Arjan's World: May 2006
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Saturday, May 27, 2006

SQL Server Stored Proc Debate Continues... Will It Ever Stop?

You would say everything there is to know about Stored Procedures and whether or not they're the preferred way to go when it comes to database access, has been said already 3 years ago. In an extensive heated debate Rob Howard (pro) and Frans Bouma (contra) would have said all:

I clearly remember the debate, and lots of people referred back to these posts in the time between. Now however, Frans tells us a NEW debate is actually going on (A quote comes up: "Those who don't remember history are condemned to repeat is"

A very long thread (and when I say very I mean very!) over at TheServerSide.NETran a couple months ago, and is still getting contributions. On first side the arguments are still about the same as 3 years ago however, a bit mixed up and repeated... If you don't know about the old debate, it might be a good idea to read this one, just to get a feel for the different opinions out there on the subject. If nothing else, it will show you that even database access theory is not black & white.

For the rest I kindly refer you to Frans Frans's post for more info (otherwise I'm just going to click his one together, which wouldn't really add any value...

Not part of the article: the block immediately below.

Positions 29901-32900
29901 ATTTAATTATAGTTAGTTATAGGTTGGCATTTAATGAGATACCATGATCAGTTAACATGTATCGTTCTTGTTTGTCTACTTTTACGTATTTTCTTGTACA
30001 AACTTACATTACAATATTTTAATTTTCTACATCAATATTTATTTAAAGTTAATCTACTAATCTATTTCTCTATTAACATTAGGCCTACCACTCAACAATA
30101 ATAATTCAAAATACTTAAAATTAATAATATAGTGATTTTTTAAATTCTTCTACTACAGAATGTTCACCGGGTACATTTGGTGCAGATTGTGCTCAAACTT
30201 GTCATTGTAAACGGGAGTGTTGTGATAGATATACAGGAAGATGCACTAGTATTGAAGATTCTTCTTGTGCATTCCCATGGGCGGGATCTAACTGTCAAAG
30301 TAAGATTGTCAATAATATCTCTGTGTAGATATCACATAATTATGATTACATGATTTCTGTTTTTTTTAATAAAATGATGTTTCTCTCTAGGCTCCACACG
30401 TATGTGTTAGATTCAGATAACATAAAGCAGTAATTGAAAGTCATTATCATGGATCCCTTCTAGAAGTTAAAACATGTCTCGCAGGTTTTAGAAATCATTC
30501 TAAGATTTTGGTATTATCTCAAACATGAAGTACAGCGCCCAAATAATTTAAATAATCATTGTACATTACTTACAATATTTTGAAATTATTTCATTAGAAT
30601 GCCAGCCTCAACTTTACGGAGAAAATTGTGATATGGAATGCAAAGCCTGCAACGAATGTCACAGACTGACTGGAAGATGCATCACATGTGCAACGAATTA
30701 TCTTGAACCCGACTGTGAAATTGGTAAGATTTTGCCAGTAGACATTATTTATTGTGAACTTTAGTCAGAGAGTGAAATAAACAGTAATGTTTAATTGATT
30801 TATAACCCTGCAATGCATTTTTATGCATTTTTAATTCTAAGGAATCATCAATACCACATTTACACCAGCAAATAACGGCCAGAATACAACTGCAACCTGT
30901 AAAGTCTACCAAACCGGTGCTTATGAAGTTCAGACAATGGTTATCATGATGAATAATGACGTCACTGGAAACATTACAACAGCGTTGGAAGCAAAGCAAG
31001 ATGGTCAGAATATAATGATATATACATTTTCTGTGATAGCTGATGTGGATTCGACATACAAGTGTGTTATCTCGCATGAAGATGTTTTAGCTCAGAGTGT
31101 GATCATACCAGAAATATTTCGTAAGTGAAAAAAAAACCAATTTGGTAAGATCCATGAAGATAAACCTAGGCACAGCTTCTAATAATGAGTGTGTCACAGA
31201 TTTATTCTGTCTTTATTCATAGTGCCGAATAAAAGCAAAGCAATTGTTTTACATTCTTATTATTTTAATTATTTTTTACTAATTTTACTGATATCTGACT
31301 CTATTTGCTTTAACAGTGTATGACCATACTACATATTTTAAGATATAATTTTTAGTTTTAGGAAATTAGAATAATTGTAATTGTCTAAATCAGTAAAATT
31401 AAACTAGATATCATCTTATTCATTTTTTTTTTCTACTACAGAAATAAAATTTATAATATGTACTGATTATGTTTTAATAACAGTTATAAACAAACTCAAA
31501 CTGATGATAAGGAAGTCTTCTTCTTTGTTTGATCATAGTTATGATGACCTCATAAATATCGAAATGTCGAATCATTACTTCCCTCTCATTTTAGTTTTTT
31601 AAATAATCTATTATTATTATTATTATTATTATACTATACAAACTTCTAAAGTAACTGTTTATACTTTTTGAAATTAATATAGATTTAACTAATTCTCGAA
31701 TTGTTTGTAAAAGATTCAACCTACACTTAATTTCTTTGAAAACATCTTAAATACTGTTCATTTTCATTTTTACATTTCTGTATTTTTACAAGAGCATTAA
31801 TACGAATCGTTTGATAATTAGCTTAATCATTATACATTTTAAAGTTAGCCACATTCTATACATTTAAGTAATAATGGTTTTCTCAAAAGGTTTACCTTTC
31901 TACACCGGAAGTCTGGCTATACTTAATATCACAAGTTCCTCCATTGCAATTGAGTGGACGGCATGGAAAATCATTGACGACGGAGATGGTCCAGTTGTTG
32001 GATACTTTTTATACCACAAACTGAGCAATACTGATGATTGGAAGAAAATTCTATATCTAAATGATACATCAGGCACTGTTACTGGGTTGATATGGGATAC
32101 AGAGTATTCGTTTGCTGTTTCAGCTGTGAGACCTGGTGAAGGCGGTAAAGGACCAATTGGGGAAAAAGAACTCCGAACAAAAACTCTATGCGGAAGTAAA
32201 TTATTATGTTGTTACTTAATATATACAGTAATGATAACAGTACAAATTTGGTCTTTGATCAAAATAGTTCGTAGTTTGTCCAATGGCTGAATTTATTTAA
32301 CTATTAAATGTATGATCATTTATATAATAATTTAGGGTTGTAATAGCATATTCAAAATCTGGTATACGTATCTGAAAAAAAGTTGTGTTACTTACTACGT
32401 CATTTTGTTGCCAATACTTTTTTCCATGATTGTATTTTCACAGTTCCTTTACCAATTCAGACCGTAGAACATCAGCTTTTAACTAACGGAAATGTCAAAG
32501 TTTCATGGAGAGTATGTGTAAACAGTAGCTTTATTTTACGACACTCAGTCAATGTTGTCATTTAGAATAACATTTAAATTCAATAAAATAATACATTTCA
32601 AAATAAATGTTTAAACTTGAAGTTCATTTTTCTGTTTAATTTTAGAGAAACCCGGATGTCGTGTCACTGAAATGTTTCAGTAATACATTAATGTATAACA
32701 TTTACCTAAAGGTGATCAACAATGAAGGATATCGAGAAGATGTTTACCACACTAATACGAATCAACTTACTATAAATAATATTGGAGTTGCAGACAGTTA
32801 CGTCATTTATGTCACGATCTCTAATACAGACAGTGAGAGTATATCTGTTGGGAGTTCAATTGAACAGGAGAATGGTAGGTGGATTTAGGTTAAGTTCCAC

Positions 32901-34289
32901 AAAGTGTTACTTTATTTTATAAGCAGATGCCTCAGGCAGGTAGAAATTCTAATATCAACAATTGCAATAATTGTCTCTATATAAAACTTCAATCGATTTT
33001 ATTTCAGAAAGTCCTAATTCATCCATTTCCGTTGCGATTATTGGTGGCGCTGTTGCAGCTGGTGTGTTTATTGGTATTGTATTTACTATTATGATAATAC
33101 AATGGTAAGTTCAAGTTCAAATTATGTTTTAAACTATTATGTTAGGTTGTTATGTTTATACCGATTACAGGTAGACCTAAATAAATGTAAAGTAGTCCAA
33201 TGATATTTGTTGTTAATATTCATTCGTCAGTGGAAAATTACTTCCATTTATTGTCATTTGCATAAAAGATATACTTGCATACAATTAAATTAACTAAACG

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Tuesday, May 09, 2006

LINKBLOG for May 9, 2006

  • VB.Net Tip: IIF is a function, not a language feature Leon Bambrick, the SecretGeek from down under, explains why you should NEVER use IIF to check for a divide-by-zero error. Take it to heart if the thought ever crossed your mind.

  • A Snapshot View of .Net Deployment Mechanisms George Alexander always has something interesting to tell on the Visual Studio.NET platform. Now he's talking about the ways to deploy your VS.NET projects; basically it's choosing either (a) creating an installer package, (b) no-touch deployment, and (c) XCOPY deployment

  • Interesting piece on translating websites for visitors from other countries. The author gives some tips you should keep in mind, e.g. should we do a translation at all (a professional translation is pricey), and should we choose localisation, which doesn't yield an exact translation, but rather a translation with the cultural context of the user in mind. It's worth a read --- unfortunately it's in Dutch (and it's too expensive for me to translate it in English :)
    Babelfish to the rescue. I was unable to find a way to link directly to the translated page unfortunately, so you have to cut and paste the link yourself, It's a rather cheep translation b.t.w., but hey nothing comes for free:
    A customer gives to a Internet site in several languages to want. Weet he where he to starts? Weet you where he to starts? With this Article in two parts I want give you a basis to remain the customer am able recommend and himself alert.